The four politicians

Paolo T. Fiume invites to convenes on his tg four politicians of Naples, offering always the issue of poverty in the city, and its degradation both physical and cultural. The four men, hideous in the face and in speech, turn out to be each other relative, who shall be elected at each other in the various political offices of the big city. Furthermore, the four, to divert the discussion, weave a gibberish that celebrates Naples; Finally, the four are taken from hysterics, and eat the model of the city of Naples, which is placed on the table for discussion. Paolo bewildered by the madness of those politicians, chases them away by kicking.

The General

During a triumphal march of sharpshooters on the occasion of a celebration of the Italian army, a general (Ugo Tognazzi) runs to the bathroom before receiving a medal of honor. The man is all of a piece, but the day starts badly for him, because he drops a jewel in the water full of mud. The general seeks to recover the precious object, but everything he gets dirty poop, and to the shame he shoots himself in the head.

Inspector Tuttumpezzo

The inspector, Tuttumpezzo, is a funny character in a television series for children. The man is presented as a brave and incorruptible general, who goes to the house of a politician to arrest him. The politician (Adolfo Celi) is a corrupt man; the inspector knows this, but soon is deceived by the man who, taking advantage of the party that he has organized in his villa, turns the inspector into a waiter.

The character of the day

Ugo Tognazzi is a homeless man who is being interviewed by a journalist. The poor man has a method of his own to live for the day, begging and deceiving institutions to get some service. When the homeless man presents his cabin to the reporter, the man on the TV makes him a simple question. However, the question that comes to meat, makes crazy the poor man, he does not eat more meat for years.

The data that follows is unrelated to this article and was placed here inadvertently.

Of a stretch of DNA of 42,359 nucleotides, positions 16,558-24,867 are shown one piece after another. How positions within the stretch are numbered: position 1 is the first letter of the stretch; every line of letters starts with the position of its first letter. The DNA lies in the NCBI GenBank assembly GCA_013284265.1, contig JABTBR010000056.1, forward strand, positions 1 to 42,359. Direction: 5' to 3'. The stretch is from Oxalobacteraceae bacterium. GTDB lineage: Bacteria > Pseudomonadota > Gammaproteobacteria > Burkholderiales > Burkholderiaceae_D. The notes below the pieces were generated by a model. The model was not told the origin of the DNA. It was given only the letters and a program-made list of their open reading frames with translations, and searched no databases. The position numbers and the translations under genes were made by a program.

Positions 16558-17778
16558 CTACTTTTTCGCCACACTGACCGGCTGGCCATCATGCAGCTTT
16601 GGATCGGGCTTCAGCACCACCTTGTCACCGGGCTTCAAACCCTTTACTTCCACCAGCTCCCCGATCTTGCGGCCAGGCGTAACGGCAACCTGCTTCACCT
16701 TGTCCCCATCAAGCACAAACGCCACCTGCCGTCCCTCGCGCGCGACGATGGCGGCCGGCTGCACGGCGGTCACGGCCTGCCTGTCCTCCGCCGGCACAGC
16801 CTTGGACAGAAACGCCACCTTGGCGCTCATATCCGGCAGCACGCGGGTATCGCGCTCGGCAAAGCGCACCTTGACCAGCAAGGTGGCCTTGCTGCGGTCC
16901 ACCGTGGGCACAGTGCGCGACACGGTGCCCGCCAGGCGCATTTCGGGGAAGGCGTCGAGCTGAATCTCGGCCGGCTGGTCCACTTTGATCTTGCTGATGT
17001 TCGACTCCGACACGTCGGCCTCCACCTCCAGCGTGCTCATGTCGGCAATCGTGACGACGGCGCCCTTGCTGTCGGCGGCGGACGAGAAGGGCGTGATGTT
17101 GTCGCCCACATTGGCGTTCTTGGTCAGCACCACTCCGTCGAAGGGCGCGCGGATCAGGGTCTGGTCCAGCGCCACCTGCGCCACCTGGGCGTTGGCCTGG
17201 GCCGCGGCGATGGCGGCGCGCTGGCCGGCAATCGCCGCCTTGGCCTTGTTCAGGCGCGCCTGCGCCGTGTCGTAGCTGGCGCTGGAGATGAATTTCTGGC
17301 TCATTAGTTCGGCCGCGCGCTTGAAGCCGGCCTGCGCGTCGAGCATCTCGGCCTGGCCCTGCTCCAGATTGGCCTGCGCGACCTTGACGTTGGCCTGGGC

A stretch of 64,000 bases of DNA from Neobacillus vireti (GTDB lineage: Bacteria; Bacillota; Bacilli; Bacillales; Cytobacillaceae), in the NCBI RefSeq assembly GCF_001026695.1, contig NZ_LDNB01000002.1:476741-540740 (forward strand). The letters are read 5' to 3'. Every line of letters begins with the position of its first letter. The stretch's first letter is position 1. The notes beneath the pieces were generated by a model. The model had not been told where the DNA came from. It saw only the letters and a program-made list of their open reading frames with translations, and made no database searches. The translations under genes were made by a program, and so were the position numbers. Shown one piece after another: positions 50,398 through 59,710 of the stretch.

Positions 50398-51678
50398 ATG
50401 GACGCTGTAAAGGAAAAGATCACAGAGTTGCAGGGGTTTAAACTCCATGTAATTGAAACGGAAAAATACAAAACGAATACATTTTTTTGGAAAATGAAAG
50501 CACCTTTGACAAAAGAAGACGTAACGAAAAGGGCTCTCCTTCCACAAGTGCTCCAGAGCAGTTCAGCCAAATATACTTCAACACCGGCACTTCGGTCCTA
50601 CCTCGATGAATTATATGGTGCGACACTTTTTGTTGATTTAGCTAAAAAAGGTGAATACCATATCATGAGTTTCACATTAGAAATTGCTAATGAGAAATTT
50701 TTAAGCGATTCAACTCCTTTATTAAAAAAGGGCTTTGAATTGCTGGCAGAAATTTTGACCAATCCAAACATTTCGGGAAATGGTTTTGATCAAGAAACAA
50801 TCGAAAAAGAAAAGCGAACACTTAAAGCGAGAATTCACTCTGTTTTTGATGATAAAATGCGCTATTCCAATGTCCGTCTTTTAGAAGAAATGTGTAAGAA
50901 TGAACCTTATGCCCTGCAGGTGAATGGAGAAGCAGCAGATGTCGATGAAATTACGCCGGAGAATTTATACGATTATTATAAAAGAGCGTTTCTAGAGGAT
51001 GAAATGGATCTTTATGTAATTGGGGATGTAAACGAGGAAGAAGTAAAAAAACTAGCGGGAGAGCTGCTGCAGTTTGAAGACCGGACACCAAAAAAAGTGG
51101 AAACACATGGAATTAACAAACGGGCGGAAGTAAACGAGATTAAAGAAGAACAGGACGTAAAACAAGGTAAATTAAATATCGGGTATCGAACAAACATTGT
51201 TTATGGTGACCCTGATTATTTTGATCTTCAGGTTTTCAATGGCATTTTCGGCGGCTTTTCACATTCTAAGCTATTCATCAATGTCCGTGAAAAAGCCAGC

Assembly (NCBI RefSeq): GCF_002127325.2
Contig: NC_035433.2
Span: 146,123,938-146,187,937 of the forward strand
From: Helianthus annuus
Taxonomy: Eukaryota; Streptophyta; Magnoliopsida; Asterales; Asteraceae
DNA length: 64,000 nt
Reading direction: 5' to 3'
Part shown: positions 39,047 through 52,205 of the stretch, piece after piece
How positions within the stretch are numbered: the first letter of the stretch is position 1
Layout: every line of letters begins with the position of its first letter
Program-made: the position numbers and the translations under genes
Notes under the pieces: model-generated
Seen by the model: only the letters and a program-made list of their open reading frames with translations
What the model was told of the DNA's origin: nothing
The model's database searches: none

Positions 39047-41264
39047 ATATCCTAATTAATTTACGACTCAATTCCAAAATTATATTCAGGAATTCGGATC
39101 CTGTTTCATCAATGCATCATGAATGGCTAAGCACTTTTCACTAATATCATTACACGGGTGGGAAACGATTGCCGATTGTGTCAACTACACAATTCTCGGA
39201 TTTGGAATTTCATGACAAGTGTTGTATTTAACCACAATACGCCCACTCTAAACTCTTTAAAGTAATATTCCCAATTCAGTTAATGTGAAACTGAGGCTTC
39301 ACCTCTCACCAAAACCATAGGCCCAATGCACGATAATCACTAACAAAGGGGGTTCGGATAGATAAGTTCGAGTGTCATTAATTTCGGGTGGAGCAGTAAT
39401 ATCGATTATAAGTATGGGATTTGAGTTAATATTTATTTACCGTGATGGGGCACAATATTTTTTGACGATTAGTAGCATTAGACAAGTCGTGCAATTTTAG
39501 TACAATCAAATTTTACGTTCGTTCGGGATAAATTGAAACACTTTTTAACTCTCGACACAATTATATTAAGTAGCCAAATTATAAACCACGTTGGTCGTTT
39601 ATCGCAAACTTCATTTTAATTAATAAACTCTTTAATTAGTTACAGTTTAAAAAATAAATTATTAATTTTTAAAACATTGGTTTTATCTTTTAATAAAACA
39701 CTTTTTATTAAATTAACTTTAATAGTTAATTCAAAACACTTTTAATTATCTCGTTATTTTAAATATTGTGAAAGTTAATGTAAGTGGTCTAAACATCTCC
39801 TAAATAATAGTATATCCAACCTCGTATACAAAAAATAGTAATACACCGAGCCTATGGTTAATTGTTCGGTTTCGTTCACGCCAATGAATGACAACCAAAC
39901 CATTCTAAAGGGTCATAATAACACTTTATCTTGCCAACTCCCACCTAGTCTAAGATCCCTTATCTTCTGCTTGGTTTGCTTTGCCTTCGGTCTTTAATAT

The Disgraziometro

Paolo Villaggio is the host of a rubbish television program, called "the Disgraziometro", where are in the triumph ignorance and vulgarity of competitors. The objective of the game consists of a list obscene, by competitors, of misfortunes that have happened to the participants. The most absurd misfortune does win the most unfortunate competitor.

The Holy Throne

An Italian TV series illustrates the conspiracies of power that's present in the Vatican between the cardinals to get to the holy throne. The noble families of cardinals who are in fight the Piazza-Colonna and the Canareggio. Rome, 18th century: when the last pope dies of old age, the cardinals begin to quarrel among themselves. Two cruel bishops kill most of the Cardinals for not voting safe for the white smoke. One day the two cardinals decide a compromise: choose a puppet pope to agree on favors to be shared. The choice of papa puppet falls to the priest Felicetto Caprettari (Nino Manfredi), sick for years, which is now on the verge of death. The two bishops at the time convince him to get himself elected pope. When Felicetto is crowned in his room, in a heartbeat he comes back healthy and cured of all ills. The two bishops believe that it is a miracle, but in reality Felicetto reveals the two that he pretended to be sick for many years, waiting for the good chance to be crowned pope. Now that Felicetto is the Holy Father, order that the two cardinals are executed.
His governorship, however, has no positive proposals for Church reform.

The lounge of the caryatids

At the Chamber of Deputies of Montecitorio, there's celebrating the fourteenth term of President Giovanni Leone. The presidents, senators, the honourable and the archbishops, all seniors who have passed a hundred years, applaud the government's exorbitant length of Giovanni Leone with a speech: the spokesman of Pope Paul VI is a man so old that he can not to articulate complete sentences. At the end of the speech, all present applaud moved, persuaded to do good for the people of Italy, and with a wild dancing a Neapolitan mazurka.


  1. ^ Sandra Brennan (2010). "New York Times: Goodnight, Ladies and Gentlemen". Movies & TV Dept. The New York Times. Baseline & All Movie Guide. Archived from the original on 3 February 2010. Retrieved 2 September 2008.